From Rio Tinto's literature: "The total residual impact is calculated by measuring the area and quality, or condition of habitat, of biodiversity value likely to be lost after the mitigation hierarchy has been followed." In order to establish the likely residual impact of its project, Rio Tinto conducted "extensive baseline research" on-site in the late 1990s in preparation of the environmental impact assessment it submitted to the Malagasy government in 2001. But the company's presence in the affected area began some 15 years earlier, with exploratory drilling and road construction. According to the Mining, Minerals, and Sustainable Developments Project, then, Rio Tinto has acted true to industry form: "Often the EIA is not carried out until after detailed exploration or even development drilling, by which time the site can be covered by a network of roads, making it impossible to establish true baseline data." It was not until 2001 that Rio Tinto formed an "Independent Biodiversity Committee" to evaluate the project's offset and mitigation measures. Before that, environmental research was conducted by a team on the company payroll with obvious incentives to understate the conservation value of the mining area and play up the potential of mitigation efforts.
Thus, we find a map in a joint publication of Rio Tinto and the World Bank which details the relative quality of forest fragments within the mining areas. It shows fragments of "good condition," "partially degraded" and "very degraded" forests with intervening gray areas that one assumes are of negligible conservation value. Yet viewed through the lens of Virah Sawmy's research, it becomes harder to distinguish between "good condition" and "degraded" (patchier) forest, and the intermittent unforested gray areas must be considered as part of the whole.
Evidence drawn from satellite imagery casts further doubt on the analysis of deforestation presented in QMM's EIA. Virah Sawmy cites two studies that argue that QMM's presence in the region has accelerated deforestation—by undermining land tenure rights of local groups, increasing accessibility to forest areas through road construction, and prompting an influx of migrant workers.
If mining companies like Rio Tinto are sincere in their commitment to biodiversity and sustainable development, then efforts to study and analyze the potential impacts of a mining project on the surrounding ecosystems ought to coincide with the earliest stages of exploration. This is the true baseline, and it will give the same depth to research about the ecology of a potential mining site as research into its extractive potential.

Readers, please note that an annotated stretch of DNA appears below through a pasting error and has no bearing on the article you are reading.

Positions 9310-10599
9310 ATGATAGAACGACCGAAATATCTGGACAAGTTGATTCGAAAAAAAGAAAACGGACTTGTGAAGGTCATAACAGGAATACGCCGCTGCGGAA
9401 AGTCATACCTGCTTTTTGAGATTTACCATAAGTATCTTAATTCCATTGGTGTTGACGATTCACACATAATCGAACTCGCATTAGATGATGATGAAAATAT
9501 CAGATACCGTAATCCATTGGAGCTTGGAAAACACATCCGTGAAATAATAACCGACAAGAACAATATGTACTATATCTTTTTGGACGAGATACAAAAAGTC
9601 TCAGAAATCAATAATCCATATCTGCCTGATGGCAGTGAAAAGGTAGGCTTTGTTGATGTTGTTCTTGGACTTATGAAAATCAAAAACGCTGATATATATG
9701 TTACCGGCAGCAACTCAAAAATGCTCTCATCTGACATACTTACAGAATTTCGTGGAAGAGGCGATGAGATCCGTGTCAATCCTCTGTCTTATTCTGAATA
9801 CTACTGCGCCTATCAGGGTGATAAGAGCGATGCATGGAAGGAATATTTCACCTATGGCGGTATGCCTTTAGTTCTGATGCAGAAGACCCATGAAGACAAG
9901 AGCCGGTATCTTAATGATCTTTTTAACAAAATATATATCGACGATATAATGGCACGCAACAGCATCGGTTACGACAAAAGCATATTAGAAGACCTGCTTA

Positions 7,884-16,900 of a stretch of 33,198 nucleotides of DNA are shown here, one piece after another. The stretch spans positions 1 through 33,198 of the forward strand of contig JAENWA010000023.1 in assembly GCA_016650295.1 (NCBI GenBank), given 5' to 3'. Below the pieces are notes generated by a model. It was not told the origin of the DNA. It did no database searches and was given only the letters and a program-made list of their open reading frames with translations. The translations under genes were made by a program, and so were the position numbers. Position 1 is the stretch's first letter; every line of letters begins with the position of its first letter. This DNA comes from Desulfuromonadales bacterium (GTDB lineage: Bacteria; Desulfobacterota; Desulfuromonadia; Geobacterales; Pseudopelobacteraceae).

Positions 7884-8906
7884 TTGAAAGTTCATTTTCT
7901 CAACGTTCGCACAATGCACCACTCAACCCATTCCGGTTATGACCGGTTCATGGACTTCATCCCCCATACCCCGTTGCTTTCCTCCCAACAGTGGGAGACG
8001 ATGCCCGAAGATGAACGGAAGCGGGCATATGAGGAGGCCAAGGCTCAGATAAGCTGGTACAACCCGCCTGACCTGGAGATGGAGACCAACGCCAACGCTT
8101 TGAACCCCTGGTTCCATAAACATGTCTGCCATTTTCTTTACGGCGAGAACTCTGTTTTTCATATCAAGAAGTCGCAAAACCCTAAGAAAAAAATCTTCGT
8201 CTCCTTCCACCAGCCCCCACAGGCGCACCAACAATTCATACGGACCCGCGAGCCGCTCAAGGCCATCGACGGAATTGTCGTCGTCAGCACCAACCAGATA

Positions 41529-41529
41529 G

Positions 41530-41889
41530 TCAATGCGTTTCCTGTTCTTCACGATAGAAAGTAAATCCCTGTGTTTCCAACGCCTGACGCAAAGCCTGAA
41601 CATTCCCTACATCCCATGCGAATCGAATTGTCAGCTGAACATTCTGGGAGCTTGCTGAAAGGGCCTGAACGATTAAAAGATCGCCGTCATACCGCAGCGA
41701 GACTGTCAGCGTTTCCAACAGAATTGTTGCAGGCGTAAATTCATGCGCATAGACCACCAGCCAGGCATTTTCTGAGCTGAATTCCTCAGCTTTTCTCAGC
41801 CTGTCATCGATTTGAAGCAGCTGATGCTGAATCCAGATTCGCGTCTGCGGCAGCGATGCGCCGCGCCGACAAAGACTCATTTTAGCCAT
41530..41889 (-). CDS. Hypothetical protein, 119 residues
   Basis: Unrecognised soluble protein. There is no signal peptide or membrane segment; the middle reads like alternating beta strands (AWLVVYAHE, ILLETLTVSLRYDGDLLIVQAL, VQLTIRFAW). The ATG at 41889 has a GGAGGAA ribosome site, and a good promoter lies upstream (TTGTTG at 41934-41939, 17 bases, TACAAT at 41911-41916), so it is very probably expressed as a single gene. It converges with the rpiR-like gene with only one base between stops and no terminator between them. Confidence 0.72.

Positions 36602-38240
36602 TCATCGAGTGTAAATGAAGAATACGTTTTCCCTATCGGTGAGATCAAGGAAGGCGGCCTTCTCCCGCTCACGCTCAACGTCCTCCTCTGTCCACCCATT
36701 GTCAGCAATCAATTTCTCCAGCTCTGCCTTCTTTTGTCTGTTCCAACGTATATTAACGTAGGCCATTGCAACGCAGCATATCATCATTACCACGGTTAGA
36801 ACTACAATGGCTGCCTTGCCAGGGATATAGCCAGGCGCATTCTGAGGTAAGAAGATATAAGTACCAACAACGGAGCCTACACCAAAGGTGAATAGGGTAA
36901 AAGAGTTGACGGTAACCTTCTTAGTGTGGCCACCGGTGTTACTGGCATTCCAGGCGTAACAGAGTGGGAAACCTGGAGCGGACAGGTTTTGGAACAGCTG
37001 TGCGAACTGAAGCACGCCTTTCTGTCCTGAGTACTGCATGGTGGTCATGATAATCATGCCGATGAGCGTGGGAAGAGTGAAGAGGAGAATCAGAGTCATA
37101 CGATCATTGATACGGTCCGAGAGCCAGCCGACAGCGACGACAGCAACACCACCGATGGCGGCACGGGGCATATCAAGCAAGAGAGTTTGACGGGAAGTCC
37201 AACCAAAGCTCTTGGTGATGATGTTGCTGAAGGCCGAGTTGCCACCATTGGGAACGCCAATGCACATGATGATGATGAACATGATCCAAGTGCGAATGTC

Rio Tinto writes in a pamphlet on biodiversity offsets that it believes offsets to be "inappropriate where the operation impact is on completely irreplaceable biodiversity values." That much seems obvious, but if the "biodiversity values" in question are truly "completely irreplaceable," then is it appropriate' to destroy them for a 40 year supply of white paint? Especially, that is, when the product leaves Madagascar at $100 a ton to be sold at the next stage of refinement for twenty times as much. If the mining giants were sincere in their commitment to biodiversity, then surely there would be some instances in which the "biodiversity values" of a place outweigh the value of the minerals it contains.
But if, as I suspect, they are not sincere, then we cannot let them cling to the banners of "sustainability" and "biodiversity" with impunity. You cannot offset ecological damage indefinitely: there is only so much planet to go around. The true tradeoff lies not in biodiversity offsets, as they would have us believe, but in the choice between true conservation and industry, which, whatever its economic potential, seldom offers more than "conservation opportunities."
Rio Tinto did not respond to requests for comment
Rowan Moore Gerety is a writer living in Los Angeles. He was in Madagascar from October-December of 2008. He can be reached at "rowanmg [at] gmail [dot] com"